The effects of any drug (including tobacco) vary from person to person. How tobacco affects a person depends on many things including their size, weight and health, also whether the person is used to taking it. The effects of tobacco, as with any drug, also depend on the amount taken.
In Australia, tobacco use is responsible for approximately 15,000 deaths each year. In 2004–2005 approximately three-quarters of a million hospital bed-days were a result of tobacco use. (Collins & Lapsley, 2008)
There is no safe level of tobacco use. Use of any drug always carries some risk—even medications can produce unwanted side effects. It is important to be careful when taking any type of drug.
Some of the effects that may be experienced after smoking tobacco include:
A high dose of nicotine can cause a person to overdose. This means that a person has taken more nicotine than their body can cope with. The effects of very large doses can include:
60 mg of nicotine taken orally can be fatal for an adult.
Tar in cigarettes coats the lungs and can cause lung and throat cancer in smokers. It is also responsible for the yellow–brown staining on smokers’ fingers and teeth.
Carbon monoxide in cigarettes reduces the amount of oxygen available to the muscles, brain and blood. This means the whole body—especially the heart—must work harder. Over time this causes airways to narrow and blood pressure to rise, which can lead to heart attack and stroke.
High levels of CO, together with nicotine, increase the risk of heart disease, hardening of the arteries and other circulatory problems.
Some of the long-term effects of smoking (Quit Victoria, 2010) that may be experienced include:
Passive smoking occurs when a person who is not smoking breathes in the smoke from people who are smoking. Passive smoking can irritate the eyes and nose and cause a number of health problems such as heart disease and lung cancer. Tobacco smoke is especially harmful to babies and young children.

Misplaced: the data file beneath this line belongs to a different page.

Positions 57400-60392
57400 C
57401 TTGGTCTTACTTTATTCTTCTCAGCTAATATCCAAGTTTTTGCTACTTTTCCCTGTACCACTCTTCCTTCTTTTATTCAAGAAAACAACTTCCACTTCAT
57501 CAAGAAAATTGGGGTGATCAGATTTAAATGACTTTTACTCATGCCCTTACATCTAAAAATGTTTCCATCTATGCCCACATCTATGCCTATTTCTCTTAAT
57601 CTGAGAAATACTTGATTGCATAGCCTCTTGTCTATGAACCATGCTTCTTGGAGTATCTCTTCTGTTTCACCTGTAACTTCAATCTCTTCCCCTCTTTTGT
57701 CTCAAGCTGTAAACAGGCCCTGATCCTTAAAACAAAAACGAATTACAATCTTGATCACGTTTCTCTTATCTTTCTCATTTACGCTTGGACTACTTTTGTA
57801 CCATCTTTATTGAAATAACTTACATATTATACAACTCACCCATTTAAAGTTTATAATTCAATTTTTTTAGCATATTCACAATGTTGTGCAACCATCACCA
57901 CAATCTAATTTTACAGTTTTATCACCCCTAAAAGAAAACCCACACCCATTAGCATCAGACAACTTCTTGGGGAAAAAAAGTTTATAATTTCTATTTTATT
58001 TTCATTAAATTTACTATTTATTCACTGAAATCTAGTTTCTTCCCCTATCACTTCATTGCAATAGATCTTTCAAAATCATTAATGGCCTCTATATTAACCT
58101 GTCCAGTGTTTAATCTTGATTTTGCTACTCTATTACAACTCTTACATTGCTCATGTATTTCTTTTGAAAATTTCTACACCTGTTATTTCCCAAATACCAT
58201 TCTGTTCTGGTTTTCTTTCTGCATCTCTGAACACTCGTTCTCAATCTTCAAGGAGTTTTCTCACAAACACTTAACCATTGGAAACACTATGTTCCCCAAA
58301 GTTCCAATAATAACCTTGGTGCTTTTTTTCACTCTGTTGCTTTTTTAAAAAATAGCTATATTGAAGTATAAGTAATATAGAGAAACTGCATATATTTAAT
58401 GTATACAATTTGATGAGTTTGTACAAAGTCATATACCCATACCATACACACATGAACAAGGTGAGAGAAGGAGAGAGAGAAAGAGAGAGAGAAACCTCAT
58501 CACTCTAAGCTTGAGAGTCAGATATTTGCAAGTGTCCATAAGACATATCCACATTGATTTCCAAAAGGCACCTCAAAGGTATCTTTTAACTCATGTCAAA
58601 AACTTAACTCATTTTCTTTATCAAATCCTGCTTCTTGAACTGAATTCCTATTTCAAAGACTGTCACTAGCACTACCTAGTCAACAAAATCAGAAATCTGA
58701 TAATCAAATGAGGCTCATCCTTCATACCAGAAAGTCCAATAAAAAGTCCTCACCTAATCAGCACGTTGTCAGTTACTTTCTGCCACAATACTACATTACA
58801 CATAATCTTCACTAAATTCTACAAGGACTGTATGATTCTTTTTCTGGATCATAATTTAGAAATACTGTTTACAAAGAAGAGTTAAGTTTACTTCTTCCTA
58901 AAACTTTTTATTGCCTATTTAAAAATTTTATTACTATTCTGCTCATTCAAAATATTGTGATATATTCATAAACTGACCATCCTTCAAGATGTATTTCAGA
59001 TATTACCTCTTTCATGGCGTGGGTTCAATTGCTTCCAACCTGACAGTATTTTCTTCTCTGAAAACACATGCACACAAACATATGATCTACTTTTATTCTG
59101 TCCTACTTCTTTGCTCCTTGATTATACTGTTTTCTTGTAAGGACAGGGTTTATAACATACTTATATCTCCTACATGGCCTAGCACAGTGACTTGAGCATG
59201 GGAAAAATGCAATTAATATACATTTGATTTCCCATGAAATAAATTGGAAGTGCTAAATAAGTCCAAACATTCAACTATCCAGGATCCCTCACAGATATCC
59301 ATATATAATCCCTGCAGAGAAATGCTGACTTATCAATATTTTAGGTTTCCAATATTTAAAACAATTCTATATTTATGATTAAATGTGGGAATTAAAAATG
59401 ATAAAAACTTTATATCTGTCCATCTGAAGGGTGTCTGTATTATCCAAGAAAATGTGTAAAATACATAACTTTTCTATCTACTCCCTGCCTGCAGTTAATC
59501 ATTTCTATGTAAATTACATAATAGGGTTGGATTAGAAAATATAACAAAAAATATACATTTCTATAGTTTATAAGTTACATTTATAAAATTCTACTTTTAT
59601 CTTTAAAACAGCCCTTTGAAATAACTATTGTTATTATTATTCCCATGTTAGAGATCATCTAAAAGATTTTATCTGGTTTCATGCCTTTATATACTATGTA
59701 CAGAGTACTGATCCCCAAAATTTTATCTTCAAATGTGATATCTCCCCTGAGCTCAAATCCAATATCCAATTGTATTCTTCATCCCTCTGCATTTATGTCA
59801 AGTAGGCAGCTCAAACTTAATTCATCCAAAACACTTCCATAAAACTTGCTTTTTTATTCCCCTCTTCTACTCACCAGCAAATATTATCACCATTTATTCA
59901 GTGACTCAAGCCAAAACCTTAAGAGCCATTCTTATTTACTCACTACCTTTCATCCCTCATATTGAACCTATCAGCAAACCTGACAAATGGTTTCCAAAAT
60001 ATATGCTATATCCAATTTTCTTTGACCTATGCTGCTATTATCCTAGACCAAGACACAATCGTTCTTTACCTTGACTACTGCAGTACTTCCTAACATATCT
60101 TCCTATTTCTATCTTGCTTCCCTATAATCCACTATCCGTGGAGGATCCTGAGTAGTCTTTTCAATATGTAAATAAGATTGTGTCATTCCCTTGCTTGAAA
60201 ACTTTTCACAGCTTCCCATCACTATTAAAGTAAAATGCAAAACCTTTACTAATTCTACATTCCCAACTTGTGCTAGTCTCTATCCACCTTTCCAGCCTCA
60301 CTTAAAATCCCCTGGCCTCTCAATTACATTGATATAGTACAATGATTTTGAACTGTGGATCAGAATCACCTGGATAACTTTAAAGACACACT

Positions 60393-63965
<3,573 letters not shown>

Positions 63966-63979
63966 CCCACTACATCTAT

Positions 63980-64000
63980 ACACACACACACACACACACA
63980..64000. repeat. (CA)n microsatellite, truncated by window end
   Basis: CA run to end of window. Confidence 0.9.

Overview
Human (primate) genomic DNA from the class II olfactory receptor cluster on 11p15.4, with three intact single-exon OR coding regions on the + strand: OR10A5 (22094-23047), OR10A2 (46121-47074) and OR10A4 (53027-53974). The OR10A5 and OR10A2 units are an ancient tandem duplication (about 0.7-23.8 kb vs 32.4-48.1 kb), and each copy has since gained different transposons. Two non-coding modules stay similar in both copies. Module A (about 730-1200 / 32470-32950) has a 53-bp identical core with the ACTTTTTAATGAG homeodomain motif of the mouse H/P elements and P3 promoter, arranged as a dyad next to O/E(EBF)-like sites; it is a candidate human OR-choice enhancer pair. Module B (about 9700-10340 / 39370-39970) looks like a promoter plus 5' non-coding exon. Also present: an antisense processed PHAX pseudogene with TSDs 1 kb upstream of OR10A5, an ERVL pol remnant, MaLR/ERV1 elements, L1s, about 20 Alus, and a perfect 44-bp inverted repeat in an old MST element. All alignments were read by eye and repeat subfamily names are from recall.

Nicotine can affect the way the body processes many different drugs. This can affect how these drugs work. For example, nicotine can decrease the effectiveness of benzodiazepines. Smoking while taking the contraceptive pill increases the risk of blood clots forming.
Check with your doctor or other health professional whether nicotine might affect any medications you are taking.
Read about the effects of tobacco use on pregnancy and breastfeeding.
Many drugs can cross the placenta and affect an unborn child.
In general, using drugs when pregnant can increase the chances of going into labour early. This can mean that babies are born below the normal birth weight.
If a mother uses drugs while breastfeeding, they may be present in her milk, and could affect the baby.
Check with your health professional if you are taking or planning to take any drugs during pregnancy, or while breastfeeding.
People who use tobacco regularly tend to develop a tolerance to the effects of nicotine. This means they need to smoke more tobacco to get the same effect.
They may become dependent on nicotine. Dependence can be psychological, physical, or both. People who are dependent on nicotine find that using the drug becomes far more important than other activities in their life. They crave the drug and will find it very difficult to stop using it.
People who are psychologically dependent on nicotine may find they feel an urge to smoke when they are in specific surroundings or socialising with friends.
Physical dependence occurs when a person’s body adapts to the nicotine and gets used to functioning with the nicotine present.
Last Reviewed: 27 April 2012